In Yousaf’s case, the court noted that the matter was not decided with respect to a claim for maintenance under Sec.125 of the CrPC. The claim was considered invoking the provisions of Muslim personal law. In this case it was held that a major unmarried Muslim daughter, who is unable to maintain herself is entitled to claim maintenance from her father, who is capable of providing maintenance.
The court observed that there was no conflict between the decisions of the two division benches.
“We are of the view that, technically, there is no conflict of views in the decisions of the Division Bench of this Court in Cholamarakkar's case supra [2008 (3) KHC 973 (DB)] as well as in Yousaf's case supra [2010 (4) KLT 1 (DB)], as the former was in relation to claim under Sec.125 of the Cr.P.C and the latter was a claim in relation to Muslim Personal Law.”
If a claim for maintenance filed under Sec.125 of the Cr.P.C is rejected, but the claimant is entitled to make a similar claim under Muslim Personal Law, the Family Court can take into account the latter claim, even if the former claim is dismissed, said the court.
"The simple rationale for this, as enunciated in the verdicts of the Apex Court, is that otherwise the claimant, who has knocked the doors of the Court, for maintenance under Sec.125 of the Cr.P.C., will have to again approach the Family Court with the latter plea, if the former plea is found to be rejected or not maintainable. So, the approach taken by the Apex Court is clearly to the effect that, hyper-technical approach need not be resorted to in such matters, where such matters relate to maintenance claims and if the claim is otherwise maintainable, as stated above, then the Family Court, which has jurisdiction in that regard, can entertain such claims, without having to drive the litigant to file a fresh claim. Of course, this option is available only where the claim is made before the Family Court, since the Family Court will have jurisdiction to consider claims not only under Sec.125 of the Cr.P.C, but also claims as in the Hindu Adoption & Maintenance Act as well as Muslim Personal Law, etc."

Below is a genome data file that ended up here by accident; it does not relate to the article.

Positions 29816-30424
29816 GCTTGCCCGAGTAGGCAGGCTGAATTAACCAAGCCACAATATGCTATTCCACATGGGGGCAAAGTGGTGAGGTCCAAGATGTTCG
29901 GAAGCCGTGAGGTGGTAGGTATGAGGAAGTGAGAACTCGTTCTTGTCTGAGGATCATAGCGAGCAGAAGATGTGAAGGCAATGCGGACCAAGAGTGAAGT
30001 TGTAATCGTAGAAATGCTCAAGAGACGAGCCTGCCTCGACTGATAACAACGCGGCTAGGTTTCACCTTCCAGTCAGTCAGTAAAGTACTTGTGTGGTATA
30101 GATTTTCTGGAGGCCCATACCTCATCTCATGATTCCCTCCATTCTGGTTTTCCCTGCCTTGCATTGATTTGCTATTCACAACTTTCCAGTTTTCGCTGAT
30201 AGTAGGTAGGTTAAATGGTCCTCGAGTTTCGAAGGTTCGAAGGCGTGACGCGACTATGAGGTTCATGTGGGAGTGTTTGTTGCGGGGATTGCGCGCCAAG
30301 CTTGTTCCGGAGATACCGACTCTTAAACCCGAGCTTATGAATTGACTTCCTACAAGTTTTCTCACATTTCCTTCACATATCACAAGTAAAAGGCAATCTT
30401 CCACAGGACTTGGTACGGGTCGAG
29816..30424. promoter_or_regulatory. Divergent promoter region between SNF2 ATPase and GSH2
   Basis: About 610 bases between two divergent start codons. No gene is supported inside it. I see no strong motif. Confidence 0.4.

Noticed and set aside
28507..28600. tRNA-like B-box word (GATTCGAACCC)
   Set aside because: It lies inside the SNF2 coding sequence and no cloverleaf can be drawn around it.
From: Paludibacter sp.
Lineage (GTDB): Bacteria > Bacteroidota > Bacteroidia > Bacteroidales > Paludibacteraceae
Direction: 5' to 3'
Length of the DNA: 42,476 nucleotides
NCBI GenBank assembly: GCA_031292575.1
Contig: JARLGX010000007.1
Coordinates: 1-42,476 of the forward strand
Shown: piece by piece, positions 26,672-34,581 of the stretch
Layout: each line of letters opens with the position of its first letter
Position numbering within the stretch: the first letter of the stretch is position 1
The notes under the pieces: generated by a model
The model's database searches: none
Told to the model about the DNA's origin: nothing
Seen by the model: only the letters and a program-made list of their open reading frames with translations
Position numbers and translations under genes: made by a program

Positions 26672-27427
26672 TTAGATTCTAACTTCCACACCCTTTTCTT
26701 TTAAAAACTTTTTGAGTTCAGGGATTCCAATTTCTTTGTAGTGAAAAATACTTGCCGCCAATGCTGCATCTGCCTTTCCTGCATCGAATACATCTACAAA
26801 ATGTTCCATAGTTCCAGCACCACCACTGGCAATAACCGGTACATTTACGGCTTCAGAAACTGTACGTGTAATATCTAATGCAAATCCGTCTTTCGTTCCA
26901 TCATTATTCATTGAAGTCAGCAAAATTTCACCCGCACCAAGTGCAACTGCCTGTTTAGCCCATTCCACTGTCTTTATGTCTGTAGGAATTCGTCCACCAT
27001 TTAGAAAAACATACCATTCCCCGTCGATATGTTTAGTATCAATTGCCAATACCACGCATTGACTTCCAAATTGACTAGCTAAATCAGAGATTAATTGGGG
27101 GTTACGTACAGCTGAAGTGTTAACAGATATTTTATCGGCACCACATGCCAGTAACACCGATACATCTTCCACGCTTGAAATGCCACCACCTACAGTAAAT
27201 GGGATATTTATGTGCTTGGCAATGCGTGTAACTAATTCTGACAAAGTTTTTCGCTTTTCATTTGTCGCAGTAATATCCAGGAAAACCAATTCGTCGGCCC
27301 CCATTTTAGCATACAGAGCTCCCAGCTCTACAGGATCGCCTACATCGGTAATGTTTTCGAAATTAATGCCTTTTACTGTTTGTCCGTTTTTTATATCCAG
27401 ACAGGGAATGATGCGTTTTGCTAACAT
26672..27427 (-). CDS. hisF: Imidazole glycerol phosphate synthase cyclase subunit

Accordingly, the court in this case, directed the family court to entertain the plea of the daughter under Muslim Personal Law.
Case Title: XXX V State of Kerala
Citation: 2023 LiveLaw (Ker) 201